Sunday, May 24, 2015

Abortion and the Apostolate

In his first letter to the Corinthians, the apostle Paul writes that in the sequence of those who met the risen Christ, he was one "untimely born" (1Cor15:8). In his monograph from Gorgias Press, Abortion and the Apostolate (2014), Matthew Mitchell tackles this mysterious metaphor. His helpful analysis of the Greek term ektroma (abortion, exposure, unwanted child) and compelling discussion of the text reveals that Paul probably refers here to his unwanted status as an apostle. Mitchell makes a solid case for viewing Paul's calling and ministry as an unwelcome addition to The Twelve Jerusalem apostles.

Mitchell's discussion of the pertinent Corinthian and Galatians texts and their historical context occupies only 63 pages of his 220-page monograph. Most of the remainder deals with a second-level analysis of the work of Pauline scholar F. C. Baur and the academic reception of his work to the present day. Precisely on this issue my interest in Mitchell's work suffers a steep decline. As an exegete, preacher, and pastor, I may have different goals than Mitchell's intended audience ("Pauline specialists, the broader community of biblical scholars, and classicists and ancient historians of the ancient Mediterranean," p. x). Whereas Mitchell's work on the biblical text will certainly inform my handling of it, his lengthy navigation of academic perspectives helped me little. In fact, given the title of his text (and the rear cover, which led me to purchase the book), Mitchell's engagement with scholarly complexities seems more of a digression from what might be more helpful work: instead of what could have been a unified monograph, Mitchell has produced a schizophrenic duograph.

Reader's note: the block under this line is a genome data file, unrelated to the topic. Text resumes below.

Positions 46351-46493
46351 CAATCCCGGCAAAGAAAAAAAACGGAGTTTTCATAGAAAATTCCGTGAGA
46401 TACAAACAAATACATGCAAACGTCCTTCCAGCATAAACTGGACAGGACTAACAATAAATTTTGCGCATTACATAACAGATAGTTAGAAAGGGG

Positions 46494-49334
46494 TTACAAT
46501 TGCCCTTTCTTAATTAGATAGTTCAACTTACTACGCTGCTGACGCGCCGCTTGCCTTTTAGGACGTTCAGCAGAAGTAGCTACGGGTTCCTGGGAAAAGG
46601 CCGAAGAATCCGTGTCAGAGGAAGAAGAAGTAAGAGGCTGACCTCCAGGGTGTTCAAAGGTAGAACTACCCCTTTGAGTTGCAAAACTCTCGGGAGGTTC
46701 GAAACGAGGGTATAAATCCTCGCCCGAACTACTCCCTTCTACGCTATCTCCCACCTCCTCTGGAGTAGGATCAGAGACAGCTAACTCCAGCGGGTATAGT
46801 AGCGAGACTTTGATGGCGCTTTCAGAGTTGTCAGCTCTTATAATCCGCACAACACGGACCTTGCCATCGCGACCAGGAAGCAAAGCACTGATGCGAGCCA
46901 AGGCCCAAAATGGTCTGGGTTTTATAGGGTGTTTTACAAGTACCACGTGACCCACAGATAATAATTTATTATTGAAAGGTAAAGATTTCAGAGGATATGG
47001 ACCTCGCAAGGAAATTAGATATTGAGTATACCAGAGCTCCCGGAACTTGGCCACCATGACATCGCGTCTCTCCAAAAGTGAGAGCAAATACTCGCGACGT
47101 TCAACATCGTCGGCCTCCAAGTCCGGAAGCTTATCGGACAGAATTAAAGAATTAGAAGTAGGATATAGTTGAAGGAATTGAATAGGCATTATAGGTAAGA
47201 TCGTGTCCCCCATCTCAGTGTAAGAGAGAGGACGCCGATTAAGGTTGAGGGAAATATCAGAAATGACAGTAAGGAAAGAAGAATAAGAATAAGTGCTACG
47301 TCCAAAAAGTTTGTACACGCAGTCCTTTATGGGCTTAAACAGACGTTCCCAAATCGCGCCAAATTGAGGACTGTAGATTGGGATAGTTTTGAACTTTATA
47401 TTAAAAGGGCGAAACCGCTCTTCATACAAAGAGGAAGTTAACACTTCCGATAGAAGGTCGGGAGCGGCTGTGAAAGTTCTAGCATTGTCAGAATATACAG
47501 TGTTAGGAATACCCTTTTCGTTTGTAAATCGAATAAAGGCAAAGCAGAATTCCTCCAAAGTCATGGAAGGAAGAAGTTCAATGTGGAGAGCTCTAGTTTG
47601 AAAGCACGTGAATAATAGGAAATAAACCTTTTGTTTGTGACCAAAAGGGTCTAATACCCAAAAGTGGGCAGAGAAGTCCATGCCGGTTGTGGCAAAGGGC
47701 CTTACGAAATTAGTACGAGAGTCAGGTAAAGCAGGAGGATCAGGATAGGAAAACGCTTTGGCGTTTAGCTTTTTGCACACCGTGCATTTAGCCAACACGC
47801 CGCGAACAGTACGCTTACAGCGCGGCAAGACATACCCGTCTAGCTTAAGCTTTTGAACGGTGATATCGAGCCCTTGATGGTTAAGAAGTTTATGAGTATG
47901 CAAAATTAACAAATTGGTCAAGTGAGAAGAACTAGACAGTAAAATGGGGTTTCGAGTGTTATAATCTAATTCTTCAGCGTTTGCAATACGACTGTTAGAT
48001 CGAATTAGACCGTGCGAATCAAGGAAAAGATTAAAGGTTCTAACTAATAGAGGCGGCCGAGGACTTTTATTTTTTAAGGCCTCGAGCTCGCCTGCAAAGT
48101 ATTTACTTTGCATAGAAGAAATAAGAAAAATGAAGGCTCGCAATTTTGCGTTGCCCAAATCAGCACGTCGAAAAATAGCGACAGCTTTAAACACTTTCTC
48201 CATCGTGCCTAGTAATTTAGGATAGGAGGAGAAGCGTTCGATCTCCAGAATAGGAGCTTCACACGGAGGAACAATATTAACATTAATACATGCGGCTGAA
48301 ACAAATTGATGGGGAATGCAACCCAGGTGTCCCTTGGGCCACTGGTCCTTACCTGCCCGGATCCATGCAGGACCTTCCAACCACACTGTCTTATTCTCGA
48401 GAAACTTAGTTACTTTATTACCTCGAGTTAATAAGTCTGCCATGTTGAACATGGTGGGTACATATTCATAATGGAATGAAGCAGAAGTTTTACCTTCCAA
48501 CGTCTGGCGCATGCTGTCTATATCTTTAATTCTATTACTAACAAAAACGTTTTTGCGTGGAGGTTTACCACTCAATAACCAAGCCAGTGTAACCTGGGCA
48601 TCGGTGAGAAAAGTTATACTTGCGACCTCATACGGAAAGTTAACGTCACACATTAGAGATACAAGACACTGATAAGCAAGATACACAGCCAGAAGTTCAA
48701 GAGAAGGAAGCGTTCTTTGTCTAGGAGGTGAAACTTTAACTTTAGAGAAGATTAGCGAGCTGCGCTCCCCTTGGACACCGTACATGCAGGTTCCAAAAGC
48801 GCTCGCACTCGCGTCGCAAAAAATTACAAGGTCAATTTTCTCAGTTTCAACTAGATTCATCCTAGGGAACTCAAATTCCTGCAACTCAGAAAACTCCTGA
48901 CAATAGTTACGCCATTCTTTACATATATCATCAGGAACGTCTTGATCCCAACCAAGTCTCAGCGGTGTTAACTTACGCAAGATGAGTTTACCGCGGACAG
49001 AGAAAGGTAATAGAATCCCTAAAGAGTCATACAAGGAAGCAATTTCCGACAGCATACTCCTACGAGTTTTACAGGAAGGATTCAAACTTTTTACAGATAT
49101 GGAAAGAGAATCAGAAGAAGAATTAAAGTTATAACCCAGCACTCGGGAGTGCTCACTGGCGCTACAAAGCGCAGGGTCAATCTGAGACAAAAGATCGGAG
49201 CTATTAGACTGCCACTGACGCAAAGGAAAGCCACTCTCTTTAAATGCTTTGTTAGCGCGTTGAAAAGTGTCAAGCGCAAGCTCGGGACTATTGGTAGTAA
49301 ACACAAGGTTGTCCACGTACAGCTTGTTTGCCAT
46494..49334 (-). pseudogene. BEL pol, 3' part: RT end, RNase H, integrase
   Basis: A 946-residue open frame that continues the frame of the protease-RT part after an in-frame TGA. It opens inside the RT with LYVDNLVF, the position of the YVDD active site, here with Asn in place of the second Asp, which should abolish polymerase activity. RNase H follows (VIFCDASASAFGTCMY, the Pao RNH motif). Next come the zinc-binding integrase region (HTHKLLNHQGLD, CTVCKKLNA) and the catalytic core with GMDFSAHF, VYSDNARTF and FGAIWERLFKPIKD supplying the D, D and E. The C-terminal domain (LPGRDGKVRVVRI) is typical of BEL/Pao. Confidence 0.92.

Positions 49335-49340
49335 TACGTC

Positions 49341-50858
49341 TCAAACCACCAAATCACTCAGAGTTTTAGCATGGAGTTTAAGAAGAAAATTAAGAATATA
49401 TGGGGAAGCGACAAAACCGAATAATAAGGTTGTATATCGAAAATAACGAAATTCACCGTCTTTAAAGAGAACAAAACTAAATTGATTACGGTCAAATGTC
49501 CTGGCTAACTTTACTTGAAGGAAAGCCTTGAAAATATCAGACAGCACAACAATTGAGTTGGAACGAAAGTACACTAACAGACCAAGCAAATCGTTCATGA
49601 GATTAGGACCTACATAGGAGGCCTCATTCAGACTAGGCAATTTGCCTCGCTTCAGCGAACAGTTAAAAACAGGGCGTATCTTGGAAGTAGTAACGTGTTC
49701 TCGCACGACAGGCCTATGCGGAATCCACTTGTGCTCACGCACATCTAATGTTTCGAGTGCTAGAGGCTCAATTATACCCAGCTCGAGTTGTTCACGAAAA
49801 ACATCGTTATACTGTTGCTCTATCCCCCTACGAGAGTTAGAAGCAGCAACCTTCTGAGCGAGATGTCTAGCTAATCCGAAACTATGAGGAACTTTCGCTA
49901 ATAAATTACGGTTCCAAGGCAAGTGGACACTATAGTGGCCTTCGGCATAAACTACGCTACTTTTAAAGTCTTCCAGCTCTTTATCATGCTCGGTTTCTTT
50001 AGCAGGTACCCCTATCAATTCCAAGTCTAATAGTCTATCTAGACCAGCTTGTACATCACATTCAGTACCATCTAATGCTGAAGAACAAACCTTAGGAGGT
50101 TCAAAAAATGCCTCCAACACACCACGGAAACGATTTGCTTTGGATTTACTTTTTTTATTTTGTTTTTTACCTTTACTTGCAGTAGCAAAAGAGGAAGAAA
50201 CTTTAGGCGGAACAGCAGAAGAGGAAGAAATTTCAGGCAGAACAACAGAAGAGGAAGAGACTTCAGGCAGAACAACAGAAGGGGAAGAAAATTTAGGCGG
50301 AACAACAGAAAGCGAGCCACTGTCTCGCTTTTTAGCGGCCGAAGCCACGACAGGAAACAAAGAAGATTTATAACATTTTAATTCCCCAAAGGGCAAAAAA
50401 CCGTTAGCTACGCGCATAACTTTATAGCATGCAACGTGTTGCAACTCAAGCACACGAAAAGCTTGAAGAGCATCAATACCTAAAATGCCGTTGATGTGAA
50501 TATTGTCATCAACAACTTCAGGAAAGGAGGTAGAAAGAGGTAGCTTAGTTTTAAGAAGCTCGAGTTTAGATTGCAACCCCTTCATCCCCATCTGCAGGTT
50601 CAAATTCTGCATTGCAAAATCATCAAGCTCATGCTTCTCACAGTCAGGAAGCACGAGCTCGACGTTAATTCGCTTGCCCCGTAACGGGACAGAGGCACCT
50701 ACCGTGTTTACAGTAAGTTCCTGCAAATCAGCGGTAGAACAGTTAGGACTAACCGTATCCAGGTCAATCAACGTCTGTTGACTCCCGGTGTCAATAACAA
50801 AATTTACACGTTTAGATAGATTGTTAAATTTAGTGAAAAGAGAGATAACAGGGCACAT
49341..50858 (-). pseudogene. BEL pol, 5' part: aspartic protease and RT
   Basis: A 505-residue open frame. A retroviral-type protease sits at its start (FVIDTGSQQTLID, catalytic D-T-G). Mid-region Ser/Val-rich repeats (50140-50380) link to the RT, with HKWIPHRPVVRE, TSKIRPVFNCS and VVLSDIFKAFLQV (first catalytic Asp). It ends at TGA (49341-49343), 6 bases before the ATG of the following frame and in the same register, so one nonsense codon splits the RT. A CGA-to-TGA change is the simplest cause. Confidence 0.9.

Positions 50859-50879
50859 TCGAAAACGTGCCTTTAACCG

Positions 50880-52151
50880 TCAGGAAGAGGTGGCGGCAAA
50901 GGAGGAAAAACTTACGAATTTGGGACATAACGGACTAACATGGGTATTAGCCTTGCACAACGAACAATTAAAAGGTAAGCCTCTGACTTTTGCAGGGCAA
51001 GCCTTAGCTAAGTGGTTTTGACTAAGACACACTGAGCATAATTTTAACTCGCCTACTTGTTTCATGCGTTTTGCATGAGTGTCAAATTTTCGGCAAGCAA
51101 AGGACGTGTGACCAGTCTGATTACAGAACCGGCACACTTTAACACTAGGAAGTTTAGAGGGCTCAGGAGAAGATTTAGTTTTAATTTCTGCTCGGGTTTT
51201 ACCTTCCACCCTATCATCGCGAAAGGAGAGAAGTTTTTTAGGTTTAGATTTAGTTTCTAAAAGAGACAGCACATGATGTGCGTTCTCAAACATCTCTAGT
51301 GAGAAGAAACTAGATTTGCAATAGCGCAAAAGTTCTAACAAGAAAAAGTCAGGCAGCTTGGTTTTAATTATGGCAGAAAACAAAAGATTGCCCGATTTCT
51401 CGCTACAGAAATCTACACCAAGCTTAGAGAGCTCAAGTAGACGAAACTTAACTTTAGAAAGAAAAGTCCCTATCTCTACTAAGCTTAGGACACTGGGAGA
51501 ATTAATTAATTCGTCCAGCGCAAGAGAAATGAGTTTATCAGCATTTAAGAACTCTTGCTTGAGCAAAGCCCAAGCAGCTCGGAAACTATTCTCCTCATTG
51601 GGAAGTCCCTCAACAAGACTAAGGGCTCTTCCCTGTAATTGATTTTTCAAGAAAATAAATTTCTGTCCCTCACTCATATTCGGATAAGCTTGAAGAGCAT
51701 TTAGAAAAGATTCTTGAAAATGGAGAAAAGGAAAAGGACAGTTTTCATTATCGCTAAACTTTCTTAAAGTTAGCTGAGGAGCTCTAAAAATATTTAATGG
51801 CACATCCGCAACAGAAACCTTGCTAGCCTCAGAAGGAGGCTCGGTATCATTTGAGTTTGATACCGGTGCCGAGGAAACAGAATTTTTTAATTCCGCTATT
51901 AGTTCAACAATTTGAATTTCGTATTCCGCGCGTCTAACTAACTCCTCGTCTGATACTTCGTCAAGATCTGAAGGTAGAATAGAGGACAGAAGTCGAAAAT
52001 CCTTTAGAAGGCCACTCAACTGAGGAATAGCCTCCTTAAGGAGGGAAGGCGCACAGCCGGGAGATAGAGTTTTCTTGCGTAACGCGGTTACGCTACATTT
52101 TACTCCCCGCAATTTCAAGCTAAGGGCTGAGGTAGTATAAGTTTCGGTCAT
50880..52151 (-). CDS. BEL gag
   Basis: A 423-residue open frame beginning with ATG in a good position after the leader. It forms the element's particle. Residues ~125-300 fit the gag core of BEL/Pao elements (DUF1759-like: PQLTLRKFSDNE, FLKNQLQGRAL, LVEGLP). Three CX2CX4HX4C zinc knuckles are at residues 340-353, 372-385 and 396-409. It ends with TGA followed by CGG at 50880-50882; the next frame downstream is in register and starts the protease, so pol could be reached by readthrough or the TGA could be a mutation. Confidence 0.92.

Symptomatic of this split intention are his words on page 211, when the book is nearing its finish: to "begin to explore the connection between the pre-Damascus Paul's zeal and the post-Damascus Paul's mission brings the issue of his attitude toward the Law too much into play if one is interested in discussing his conversion." After pointing, several times over the course of his book, to the tangled knot of Paul's conversion as a crucial problem, Mitchell's dodging of the issue seems strange to me. His bravado and conviction in addressing an even more tangled knot--that of scholars' continued enmeshment with F. C. Baur's work--reveal that Mitchell ought not to fear complex matters. Why dodge the most fascinating issue in current Pauline studies?

As someone who does not frequently read scholarly monographs, I admit the possibility that this category of work has implicit rules or purposes to which I have not been initiated. (As a speculation, perhaps a novel approach not only to the biblical text but also to scholarly history is required of Mitchell's kind of work.) Or, in a turn of ivory tower allegory, I wonder of Mitchell is trying to draw a parallel between Paul as the rejected (but ultimately essential) apostle and Baur as the rejected (but ultimately indispensable) Pauline scholar. This parabolic interpretation of the monograph would certainly fit its tone.